January 15, 2010, 4:10 PM — The battle and competition in the enterprise software market between SAP and Oracle has fast become one of the hottest rivalries in high-tech. And while it might not have the pop-culture pizzazz of Red Sox-Yankees or Coke-Pepsi, the passion of the thousands of the combatants involved makes it no less fervent or important a battle.
As it stands now, these companies are big. Not only in revenues, customers and market cap, but also in the number of employees who call each vendor "my employer."
Oracle has approximately 83,366 employees wearing the red and swearing allegiance to Larry Ellison. At last corporate count, SAP has 47,804 workers, who probably can speak a little German (Danke!).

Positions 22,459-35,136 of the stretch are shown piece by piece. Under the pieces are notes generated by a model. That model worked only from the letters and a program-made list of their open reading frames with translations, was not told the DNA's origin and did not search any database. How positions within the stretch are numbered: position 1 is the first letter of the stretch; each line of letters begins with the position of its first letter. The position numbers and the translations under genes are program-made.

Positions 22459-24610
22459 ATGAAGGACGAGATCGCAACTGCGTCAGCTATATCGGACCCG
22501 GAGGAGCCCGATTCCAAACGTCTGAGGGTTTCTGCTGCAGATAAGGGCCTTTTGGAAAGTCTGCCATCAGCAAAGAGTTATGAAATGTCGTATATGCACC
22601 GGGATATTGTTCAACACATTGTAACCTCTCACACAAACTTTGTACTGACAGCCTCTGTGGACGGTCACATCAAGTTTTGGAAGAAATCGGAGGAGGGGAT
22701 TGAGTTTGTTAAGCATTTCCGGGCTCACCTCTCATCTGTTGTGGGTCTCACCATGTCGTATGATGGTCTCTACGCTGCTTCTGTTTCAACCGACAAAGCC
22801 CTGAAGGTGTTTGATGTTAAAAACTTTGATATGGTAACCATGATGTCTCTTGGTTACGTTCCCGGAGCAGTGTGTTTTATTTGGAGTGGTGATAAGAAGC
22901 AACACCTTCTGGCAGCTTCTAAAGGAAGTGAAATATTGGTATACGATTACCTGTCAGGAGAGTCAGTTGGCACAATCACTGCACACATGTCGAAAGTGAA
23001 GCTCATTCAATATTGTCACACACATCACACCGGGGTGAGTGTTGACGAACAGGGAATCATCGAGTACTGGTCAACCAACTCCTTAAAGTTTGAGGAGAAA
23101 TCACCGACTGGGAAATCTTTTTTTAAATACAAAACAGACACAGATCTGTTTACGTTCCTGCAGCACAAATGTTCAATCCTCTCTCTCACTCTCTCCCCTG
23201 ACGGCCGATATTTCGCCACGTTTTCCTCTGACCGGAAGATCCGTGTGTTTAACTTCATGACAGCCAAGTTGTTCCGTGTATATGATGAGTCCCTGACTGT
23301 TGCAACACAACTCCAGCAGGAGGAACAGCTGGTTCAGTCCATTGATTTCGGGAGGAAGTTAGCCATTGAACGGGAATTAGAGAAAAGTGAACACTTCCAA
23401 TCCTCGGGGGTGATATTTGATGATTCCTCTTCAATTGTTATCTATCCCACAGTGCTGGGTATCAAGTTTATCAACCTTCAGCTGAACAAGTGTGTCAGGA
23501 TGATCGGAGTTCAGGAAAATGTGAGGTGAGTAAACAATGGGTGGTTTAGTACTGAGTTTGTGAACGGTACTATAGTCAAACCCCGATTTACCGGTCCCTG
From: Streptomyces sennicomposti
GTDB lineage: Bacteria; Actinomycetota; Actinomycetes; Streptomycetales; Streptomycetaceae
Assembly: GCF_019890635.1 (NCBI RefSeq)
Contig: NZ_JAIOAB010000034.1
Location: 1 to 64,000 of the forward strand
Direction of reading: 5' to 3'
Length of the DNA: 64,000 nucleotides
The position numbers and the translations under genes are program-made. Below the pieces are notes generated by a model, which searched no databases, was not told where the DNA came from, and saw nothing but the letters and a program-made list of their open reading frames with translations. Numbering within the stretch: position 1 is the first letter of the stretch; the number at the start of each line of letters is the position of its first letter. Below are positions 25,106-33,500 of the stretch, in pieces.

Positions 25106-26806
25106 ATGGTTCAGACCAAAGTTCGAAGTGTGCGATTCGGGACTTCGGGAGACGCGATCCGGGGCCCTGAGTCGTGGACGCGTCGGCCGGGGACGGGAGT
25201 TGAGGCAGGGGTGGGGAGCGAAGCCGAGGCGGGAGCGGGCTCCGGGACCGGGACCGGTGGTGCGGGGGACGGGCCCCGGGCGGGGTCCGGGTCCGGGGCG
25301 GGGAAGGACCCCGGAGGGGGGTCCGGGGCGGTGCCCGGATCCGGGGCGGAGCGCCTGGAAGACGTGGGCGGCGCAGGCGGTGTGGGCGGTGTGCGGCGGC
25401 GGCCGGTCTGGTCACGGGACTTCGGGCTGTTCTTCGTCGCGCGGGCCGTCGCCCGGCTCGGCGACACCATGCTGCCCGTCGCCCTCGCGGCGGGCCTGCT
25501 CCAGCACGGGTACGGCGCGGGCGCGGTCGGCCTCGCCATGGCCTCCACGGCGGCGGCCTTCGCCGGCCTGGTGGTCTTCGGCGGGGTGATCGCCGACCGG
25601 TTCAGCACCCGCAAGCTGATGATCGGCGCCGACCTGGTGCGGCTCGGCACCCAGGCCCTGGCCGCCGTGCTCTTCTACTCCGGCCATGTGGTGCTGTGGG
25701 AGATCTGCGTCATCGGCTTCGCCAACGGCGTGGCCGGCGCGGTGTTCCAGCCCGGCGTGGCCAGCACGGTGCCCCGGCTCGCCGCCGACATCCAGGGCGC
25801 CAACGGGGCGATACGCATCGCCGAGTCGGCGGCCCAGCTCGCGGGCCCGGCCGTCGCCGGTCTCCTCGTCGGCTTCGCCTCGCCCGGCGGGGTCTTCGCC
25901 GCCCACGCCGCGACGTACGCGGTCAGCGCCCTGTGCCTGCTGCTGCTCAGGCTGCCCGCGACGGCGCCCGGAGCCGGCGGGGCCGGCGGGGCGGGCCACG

But I've wondered this lately, especially as the Great Recession still works its way out of the global economy's system and enterprise software vendors struggle to sign on new customers and license agreements: At what point do vendors of this magnitude, with their various lines of businesses, traditional product portfolios, competing in-house personalities with vested interests of their own, and inherent aversion to real change, start interfering with the overall efforts of trying to serve their current and future customers?